President Biden last Friday issued a tough talking executive order to promote competition in the U.S. economy. Included in the order was a declaration that “hospital mergers can be harmful to patients” and a call to the FTC and the Justice Department to “review and revise their merger guidelines to ensure patients are not harmed by mergers.” Sounds like the president means business.

I’m skeptical. While I applaud Biden’s rhetoric writer, talk is cheap. Biden’s order contains no concrete measures. Wall Street appears to share my doubts: HCA Healthcare’s stock price has risen slightly since the edict, so investors aren’t worried that CEO Sam Hazen will be forced to curb the deal making and cost cutting that allowed him to earn $30 million last year.

Given how inefficient and corrupt U.S. healthcare has become, Biden’s edict is only a nibble at some very rough edges regardless. The industry has been overtaken by private equity and CEOs more concerned with their personal enrichment than providing quality patient care.

Jeffrey Zients

Left unchecked, only the one percent will eventually be treated by board certified MDs and DOs; the peasantry will see unsupervised physician assistants and nurse practitioners with considerably less knowledge and training. Entire specialties could disappear or will be substantially diminished, starting with anesthesiologists. Leading this effort are outsourcing firms like NorthStar Anesthesia, owned by a holding company called The Cranemere Group, which relies more heavily on nurse anesthetists.  Wouldn’t you know it, Cranemere’s CEO until last December was Jeffrey Zients, Biden’s closest advisor.

Now you know why I’m so cynical.

If Biden was serious about reforming U.S. healthcare, his initiatives would include meaningful measures like these:

Eliminating Tax Exemptions for Hospitals

So-called “nonprofit” hospitals enjoy tax exemptions that date back to 1913 when hospitals were run by volunteers and funded by charities and philanthropists. Those days are long gone. Most nonprofit hospitals today are run by MBAs and accountants, and the evidence is overwhelming they aren’t imbued with the charitable spirit.

A study published in Health Affairs a few months ago revealed that for every $100 in total spending, nonprofit hospitals provided $2.30 in charity care, while for-profit hospitals provided $3.80. Thirty six percent of nonprofit hospitals provided less than $1 of charity care for every $100 in total expenses. The study also found that for-profit hospitals in aggregate provided 65% more charity care than nonprofits per $100 in total expenses without receiving any subsidies. (The for-profit charity care wasn’t pure altruism; it was tax deductible.)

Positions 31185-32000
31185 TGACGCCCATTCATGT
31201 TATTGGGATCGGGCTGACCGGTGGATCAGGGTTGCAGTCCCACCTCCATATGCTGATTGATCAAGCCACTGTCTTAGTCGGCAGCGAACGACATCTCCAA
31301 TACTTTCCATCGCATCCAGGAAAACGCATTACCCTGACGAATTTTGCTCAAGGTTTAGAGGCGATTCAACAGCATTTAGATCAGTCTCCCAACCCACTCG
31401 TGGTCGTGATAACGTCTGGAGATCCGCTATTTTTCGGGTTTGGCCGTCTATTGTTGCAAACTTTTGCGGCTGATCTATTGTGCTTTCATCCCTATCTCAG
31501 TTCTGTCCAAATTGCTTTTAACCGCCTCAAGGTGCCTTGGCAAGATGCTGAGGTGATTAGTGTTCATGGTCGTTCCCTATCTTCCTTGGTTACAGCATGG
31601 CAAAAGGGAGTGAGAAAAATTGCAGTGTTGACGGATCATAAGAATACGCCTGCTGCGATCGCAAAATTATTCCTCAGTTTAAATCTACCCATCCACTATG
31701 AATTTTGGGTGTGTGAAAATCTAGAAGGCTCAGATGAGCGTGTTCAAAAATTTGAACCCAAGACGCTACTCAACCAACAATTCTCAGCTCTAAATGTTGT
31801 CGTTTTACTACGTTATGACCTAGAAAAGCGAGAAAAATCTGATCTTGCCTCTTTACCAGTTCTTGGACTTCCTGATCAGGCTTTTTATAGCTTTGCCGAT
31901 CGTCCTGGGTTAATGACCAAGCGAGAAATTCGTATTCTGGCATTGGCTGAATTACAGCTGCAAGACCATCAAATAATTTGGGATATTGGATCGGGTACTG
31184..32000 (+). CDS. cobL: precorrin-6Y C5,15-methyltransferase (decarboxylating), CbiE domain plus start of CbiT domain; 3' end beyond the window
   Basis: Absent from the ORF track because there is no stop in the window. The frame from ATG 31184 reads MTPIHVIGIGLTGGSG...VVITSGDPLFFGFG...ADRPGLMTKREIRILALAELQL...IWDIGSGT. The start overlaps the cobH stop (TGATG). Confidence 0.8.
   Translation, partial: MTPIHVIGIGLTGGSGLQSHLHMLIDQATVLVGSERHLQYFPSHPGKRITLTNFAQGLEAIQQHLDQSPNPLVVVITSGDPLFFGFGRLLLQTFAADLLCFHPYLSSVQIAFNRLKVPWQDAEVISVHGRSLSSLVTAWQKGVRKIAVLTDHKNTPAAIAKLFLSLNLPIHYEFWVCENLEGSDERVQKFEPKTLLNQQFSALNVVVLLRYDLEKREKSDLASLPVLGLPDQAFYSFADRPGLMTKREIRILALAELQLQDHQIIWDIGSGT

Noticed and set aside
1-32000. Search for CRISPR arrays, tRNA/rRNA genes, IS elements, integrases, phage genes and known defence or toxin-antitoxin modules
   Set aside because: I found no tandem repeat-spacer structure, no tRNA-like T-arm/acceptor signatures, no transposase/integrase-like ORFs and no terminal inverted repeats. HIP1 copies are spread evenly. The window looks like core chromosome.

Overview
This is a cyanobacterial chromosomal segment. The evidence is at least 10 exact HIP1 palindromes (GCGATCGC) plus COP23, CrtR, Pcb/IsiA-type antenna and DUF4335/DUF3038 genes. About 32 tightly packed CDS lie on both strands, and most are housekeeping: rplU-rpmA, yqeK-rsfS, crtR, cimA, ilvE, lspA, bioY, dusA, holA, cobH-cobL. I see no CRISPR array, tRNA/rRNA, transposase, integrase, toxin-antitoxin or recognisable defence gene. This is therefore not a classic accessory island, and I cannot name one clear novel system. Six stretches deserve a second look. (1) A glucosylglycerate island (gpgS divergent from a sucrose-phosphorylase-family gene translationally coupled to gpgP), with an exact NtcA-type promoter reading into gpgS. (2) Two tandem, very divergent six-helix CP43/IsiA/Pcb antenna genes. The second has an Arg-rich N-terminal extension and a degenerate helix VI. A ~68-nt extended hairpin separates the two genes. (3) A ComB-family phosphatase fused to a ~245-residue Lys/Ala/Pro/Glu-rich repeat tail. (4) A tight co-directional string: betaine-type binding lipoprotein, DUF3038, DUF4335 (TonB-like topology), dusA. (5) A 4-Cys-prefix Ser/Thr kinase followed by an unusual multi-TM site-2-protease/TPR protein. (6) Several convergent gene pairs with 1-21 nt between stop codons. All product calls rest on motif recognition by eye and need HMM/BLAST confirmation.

For-profit hospitals pay federal, state, and local property taxes, while nonprofit hospitals do not. The lost tax revenues amount to well over $25 billion a year.

“Perhaps it is time we start viewing for-profit hospitals as the virtuous baseline and nonprofit hospitals as the unsavory freeloaders,” Ge Bai and David Hyman, two of the leading experts on U.S. healthcare policy, wrote in this easy-to-understand commentary I highly recommend.

Eliminate Hospital CEO Change-of-Control Clauses

Here’s a simple way to put the kibosh on hospital mergers: Outlaw change-of-control clauses in hospital CEO contracts that allows the top executives to reap millions selling their institutions. The benefit is an inherent conflict of interest.

Criminalize Kickbacks

A major reason U.S. healthcare is the most inefficient in the western world is because it’s plagued with fraud, abuse, and waste. A simple and effective solution to cleaning up the pervasive filth is to eliminate exemptions that allow so-called group purchasing organizations to legally accept kickbacks.

GPOs are companies that buy hospital products in bulk for their clients, supposedly negotiating discounts because of their volume purchases. The “discounts” often come in the form of kickbacks, and industry experts tell me it’s murky where all this money goes. U.S. taxpayers bear the brunt of the pricing inefficiencies, as the government reimburses hospital expenses through the Medicare program.

Studies show that hospitals can get better pricing negotiating their own deals. CEOs at major hospitals like the GPOs because many of them receive lucrative fees to sit on their boards. The cozy relationships should also be outlawed.

Mandatory Jail Time for Medicare Fraud

The DOJ is garnering big settlements prosecuting Medicare and other healthcare fraud but too often the cases don’t involve incarceration for the persons responsible. The average jail time for tax evasion is three to five years. Medicare fraud should have stiffer penalties because it impairs healthcare quality and safety.

Fierce Healthcare, September 30, 2020